There’s a bit in there that explains why the official flower of military children is a dandelion. Not going to give it away here but it had me in actual proper tears and I’m now thinking of getting another tattoo this time of a dandelion.
All in all it is a really useful little kit. You can join an online community of Little Troopers and they do meet ups, camps and events, so that your children can get to know other military children. This is especially useful to families like ours that don’t live in married quarters. And they are a charity so they do lots of fun fundraising stuff too.
I need to vent, here, in a safe space where I won’t jeopardise my marriage. First let me say I’m not so ungrateful that I don’t love having Popeye home as much as possible. I really really do.
Ok I’m a navy wife, yes sure, but also I’m a mum. I’m a woman in my own right with a career and friends and stuff to do.
As much as I love and adore and get a giddy thrill out of hanging around waiting for Popeye to turn up after however long bobbing around on the big blue it may shock you to know that I don’t like being messed around.
Saying goodbye is tough. In fact it’s worse than tough. It’s shit and getting shitter. Having kids has tipped me over the edge in terms of “goodbye tolerance”. Now, when it’s time for him to go, I just want him to go.
Give us each a kiss, maybe give me a cheeky bum squeeze and go. And more importantly don’t come back!
Let me elaborate, due to the “technical issues” the type 45s have been having, “bye” hasn’t actually meant goodbye in our family for almost a month. A friggin month. A month of goodbyes, tears, getting my bum in gear to cope, getting wine in the fridge, giant bars of chocolate in the cupboard, sky+ing “my” programs on TV and getting on with it.
Only for Popeye to turn up! Again! At home! His two feet decidedly still on the land!
Cue my heart leaping through my chest with happiness, soaring endorphins, goofy grins, cancelled plans with friends and having celebratory takeaways.
Until tomorrow. And tomorrow’s goodbye. Tomorrows heartache. Looking at our little girls face again and explaining “Daddy’s going night night on his boat, bye bye Daddy.” Waving his car off the driveway and wiping a tear away. Again.
Again I get my bum in gear. Again I shift, smoothly and silently into deployed single parent mode. I galvanise myself and my household into coping with Popeye being away. To this being a one-woman show. Complete with fish fingers for dinner, slobbing around watching Peppa Pig and not prioritising washing any of Popeyes stuff. Classy.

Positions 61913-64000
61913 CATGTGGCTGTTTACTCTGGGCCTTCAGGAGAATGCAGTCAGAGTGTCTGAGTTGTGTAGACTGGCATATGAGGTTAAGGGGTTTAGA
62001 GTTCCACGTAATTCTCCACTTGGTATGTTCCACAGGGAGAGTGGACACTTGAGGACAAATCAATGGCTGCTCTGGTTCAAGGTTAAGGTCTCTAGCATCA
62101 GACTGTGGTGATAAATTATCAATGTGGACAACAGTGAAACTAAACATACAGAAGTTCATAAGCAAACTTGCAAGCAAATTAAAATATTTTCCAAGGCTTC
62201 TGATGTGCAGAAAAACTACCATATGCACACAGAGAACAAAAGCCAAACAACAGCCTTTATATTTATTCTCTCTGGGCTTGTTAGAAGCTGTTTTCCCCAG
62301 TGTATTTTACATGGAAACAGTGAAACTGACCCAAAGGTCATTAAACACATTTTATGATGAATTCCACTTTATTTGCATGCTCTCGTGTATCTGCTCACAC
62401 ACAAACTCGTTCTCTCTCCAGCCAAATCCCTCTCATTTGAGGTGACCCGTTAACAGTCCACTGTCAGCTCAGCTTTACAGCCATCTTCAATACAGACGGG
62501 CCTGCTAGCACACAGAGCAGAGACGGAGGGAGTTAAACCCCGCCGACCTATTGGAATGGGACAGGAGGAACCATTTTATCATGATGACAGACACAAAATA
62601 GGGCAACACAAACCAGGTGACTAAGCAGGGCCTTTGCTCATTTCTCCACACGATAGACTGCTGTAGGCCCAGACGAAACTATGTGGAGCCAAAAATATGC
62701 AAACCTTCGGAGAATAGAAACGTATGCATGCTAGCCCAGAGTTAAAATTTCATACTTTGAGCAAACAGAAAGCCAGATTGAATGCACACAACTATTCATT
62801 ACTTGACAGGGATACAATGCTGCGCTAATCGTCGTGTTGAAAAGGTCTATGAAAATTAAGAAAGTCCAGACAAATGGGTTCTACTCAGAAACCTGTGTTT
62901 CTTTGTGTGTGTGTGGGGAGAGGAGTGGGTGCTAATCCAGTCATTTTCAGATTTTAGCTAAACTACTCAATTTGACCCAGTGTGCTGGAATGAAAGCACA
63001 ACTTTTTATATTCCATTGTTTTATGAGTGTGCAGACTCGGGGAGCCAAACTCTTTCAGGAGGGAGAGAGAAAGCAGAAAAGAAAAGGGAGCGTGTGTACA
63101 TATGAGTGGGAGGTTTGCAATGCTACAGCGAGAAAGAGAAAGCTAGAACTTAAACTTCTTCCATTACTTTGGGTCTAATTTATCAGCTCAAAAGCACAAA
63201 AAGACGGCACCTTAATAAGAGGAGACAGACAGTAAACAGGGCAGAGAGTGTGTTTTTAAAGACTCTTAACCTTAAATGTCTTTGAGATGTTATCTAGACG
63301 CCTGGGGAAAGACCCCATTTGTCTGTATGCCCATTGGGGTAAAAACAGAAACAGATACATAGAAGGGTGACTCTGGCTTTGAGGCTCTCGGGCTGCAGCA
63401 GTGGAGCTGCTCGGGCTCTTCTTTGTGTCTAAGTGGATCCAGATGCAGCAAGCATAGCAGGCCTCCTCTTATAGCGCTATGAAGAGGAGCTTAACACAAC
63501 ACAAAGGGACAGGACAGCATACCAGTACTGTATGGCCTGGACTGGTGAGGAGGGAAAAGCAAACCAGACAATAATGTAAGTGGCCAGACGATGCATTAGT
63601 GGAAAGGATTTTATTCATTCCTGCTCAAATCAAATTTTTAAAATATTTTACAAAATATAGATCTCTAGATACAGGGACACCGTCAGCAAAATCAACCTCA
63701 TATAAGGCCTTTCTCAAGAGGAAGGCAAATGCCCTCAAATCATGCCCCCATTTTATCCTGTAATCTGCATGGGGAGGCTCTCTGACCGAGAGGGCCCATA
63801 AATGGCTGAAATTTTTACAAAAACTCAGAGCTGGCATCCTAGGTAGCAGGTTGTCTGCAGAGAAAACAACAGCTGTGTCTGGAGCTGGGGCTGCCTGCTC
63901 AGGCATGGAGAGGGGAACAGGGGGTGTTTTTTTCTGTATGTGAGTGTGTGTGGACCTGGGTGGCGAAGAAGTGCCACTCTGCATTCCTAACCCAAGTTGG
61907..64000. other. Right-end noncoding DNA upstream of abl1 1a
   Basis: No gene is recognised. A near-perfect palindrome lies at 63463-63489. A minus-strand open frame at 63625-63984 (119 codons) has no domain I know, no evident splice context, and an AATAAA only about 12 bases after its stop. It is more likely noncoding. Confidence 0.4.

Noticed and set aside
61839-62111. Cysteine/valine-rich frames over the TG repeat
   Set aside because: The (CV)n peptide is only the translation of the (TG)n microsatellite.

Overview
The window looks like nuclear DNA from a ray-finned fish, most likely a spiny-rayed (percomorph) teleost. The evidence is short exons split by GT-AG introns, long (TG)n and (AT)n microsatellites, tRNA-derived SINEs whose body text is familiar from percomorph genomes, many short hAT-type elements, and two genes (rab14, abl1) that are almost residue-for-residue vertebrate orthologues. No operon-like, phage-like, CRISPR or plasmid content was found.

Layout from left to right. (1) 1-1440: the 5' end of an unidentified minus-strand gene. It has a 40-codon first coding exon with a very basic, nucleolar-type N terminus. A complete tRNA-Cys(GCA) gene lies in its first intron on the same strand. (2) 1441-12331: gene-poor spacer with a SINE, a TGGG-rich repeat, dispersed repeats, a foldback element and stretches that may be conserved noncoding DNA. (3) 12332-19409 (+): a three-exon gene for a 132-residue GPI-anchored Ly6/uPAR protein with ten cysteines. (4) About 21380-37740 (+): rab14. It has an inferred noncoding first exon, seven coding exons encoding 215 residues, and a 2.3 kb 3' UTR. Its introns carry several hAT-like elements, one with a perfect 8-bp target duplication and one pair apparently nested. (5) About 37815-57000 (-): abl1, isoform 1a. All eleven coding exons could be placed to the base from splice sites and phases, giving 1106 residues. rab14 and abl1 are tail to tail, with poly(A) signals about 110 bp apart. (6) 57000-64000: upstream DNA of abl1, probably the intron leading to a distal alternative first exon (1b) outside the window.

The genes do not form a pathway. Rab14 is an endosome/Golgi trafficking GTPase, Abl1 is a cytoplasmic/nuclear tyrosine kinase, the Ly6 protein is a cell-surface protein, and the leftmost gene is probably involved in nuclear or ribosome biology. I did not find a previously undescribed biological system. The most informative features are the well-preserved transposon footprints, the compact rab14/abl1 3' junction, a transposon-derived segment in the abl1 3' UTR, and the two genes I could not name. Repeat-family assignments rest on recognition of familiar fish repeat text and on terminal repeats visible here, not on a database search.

Hang on a sec! what’s that noise? His key turning in the lock? Joy of joys he’s home! It’s brilliant to see him, of course it is.
But keeping this up is exhausting for me! It can’t be healthy to be up on cloud 9 with a surprise bonus night or weekend of leave to then crash back down with a bump to the horribleness of goodbyes.
I know it’s not his fault the ship keeps breaking. I know it’s a fleet wide problem blah blah blah. But what is also a fleet wide problem is the families who are on a non stop roller coaster of not knowing which way is up, when their sailor is going to be home or what the hell is going on!
Planning a life, or any kind of stability, in this atmosphere of uncertainty feels like trying to eat a picnic in a whirlwind. Which is a weird analogy but it’s the only one I can think of that fits.
I keep trying to get on with our lives but then “the navy effect” happens and we are once again riding those emotional waves before Popeye has even got onto the real ones. Often with little or notice and whether we want to or not.
I wanted to write a Valentine’s Day blog post to cheer you all up but then I realised I’ve never spent one with Popeye. Not one. In 8 years.
Kinda outside my sphere of experience.
So here’s to all of us staying in and watching pretty woman with a bottle of wine! Huzzah!
Let’s give civvy wives V day. Let’s let them have it and hold no grudges. After all we get homecoming and let’s face it that’s like 1000 times better!
Seriously I’ve decided I pity those civvys having to pin all their romance on one day of the year. Such hope. Such stress. Such potential for disappointment. Such pressure on all parties. Think about it, we get:
Homecoming sex.’nuff said.
All the times they’re at sea for a few weeks then they get weekenders and come home all randy and appreciative and want to take us out for dinner and dancing.
And mid deployment flowers.
And really cool presents from around the world.
Soppy emails and voicemails we can reread or re listen to over and over. (Beats a card in my books.)
So we basically get Valentine’s Day several times a year. Except for the card.
All that being said I’d still quite like to have him home for just ONE Valentine’s Day.